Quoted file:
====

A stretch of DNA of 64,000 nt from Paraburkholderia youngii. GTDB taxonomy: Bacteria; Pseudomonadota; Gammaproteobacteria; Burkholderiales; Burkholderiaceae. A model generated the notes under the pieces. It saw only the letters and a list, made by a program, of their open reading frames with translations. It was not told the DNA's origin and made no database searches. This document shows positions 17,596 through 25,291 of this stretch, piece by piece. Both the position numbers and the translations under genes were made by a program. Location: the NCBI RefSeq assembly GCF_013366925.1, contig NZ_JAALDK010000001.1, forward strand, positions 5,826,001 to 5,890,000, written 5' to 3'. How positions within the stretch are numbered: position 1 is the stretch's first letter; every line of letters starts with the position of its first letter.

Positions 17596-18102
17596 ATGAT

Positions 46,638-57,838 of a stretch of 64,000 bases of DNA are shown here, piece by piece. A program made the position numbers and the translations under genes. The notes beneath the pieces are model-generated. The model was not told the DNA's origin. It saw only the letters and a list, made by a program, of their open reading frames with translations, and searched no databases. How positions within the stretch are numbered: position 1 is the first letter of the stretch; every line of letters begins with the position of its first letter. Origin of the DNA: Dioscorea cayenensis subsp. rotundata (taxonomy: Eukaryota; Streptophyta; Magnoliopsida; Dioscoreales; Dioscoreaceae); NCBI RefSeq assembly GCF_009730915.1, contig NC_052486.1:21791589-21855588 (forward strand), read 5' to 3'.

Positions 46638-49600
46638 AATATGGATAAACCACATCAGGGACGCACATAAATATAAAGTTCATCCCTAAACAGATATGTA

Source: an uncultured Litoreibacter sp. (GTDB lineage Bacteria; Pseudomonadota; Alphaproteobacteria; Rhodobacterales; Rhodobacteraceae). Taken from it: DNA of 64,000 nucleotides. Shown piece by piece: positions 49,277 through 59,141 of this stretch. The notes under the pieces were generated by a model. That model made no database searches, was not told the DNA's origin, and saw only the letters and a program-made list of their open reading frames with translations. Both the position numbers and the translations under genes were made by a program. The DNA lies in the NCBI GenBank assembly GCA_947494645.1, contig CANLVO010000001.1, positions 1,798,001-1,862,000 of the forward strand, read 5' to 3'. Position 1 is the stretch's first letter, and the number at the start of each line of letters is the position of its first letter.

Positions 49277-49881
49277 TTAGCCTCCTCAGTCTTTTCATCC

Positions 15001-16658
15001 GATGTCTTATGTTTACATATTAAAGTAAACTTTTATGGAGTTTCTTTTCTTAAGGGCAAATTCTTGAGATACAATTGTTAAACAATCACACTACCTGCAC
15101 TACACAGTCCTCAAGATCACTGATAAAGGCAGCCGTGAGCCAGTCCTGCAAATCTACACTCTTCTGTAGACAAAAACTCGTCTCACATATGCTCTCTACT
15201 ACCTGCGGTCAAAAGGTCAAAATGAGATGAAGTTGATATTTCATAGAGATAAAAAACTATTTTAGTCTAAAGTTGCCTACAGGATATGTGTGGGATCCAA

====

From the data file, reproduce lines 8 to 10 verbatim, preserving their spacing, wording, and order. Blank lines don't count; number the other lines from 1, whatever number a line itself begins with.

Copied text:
Positions 49277-49881
49277 TTAGCCTCCTCAGTCTTTTCATCC

Positions 15001-16658